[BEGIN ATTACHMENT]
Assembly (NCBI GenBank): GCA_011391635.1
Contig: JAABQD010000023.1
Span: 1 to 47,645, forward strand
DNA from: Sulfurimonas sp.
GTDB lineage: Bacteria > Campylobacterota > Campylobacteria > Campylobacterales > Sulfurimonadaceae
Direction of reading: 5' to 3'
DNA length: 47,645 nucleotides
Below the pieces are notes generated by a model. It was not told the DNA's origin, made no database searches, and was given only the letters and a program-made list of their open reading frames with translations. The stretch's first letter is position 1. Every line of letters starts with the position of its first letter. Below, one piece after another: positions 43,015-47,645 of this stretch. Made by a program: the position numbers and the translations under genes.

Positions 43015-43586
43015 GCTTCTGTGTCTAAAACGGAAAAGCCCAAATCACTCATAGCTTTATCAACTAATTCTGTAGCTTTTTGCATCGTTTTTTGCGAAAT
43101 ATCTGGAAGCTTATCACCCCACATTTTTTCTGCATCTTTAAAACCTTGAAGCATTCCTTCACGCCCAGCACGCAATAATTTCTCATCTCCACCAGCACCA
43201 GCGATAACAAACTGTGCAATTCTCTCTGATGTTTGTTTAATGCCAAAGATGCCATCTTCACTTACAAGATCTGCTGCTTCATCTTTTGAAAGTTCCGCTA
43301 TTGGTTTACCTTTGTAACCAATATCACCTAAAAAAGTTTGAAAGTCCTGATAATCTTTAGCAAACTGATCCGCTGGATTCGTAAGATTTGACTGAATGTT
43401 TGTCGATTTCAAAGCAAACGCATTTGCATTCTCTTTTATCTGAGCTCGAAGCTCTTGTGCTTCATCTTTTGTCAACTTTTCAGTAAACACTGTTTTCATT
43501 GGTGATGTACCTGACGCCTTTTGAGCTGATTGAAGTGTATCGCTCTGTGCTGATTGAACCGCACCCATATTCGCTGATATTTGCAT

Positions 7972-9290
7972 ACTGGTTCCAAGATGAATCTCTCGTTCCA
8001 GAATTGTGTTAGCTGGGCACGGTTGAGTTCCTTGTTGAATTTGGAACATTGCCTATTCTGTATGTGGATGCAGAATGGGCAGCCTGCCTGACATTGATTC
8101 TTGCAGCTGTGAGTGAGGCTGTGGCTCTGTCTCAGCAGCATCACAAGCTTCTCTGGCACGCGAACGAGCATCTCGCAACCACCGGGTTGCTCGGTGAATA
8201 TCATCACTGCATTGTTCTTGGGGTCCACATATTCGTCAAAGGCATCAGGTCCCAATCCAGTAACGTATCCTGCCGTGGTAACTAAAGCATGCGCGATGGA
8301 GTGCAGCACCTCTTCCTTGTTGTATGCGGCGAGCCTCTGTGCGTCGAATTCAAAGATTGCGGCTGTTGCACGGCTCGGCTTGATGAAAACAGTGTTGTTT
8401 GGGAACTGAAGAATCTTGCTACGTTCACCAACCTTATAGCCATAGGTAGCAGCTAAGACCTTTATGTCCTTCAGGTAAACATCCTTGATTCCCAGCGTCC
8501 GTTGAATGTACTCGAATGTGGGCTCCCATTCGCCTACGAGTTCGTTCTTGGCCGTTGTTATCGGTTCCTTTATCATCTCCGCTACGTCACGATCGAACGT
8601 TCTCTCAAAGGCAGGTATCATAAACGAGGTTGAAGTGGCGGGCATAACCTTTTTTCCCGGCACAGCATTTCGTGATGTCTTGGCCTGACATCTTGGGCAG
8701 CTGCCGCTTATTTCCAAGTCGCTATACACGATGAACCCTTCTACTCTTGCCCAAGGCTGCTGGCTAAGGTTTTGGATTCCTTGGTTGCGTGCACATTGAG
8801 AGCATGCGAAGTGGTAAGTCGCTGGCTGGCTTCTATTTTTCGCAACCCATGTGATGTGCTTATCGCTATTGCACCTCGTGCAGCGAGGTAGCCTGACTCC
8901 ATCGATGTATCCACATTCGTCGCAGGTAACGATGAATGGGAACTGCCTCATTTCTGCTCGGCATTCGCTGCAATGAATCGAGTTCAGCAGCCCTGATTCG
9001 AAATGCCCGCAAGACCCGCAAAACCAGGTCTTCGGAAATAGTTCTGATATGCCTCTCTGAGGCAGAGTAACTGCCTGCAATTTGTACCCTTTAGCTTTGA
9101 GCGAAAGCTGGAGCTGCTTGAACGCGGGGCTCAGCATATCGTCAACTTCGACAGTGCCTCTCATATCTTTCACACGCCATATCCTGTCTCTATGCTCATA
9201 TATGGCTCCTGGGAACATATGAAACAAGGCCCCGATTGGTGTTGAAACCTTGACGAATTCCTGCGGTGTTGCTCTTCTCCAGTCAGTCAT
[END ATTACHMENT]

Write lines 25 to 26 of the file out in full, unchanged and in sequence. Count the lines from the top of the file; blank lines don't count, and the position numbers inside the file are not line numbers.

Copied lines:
8701 CTGCCGCTTATTTCCAAGTCGCTATACACGATGAACCCTTCTACTCTTGCCCAAGGCTGCTGGCTAAGGTTTTGGATTCCTTGGTTGCGTGCACATTGAG
8801 AGCATGCGAAGTGGTAAGTCGCTGGCTGGCTTCTATTTTTCGCAACCCATGTGATGTGCTTATCGCTATTGCACCTCGTGCAGCGAGGTAGCCTGACTCC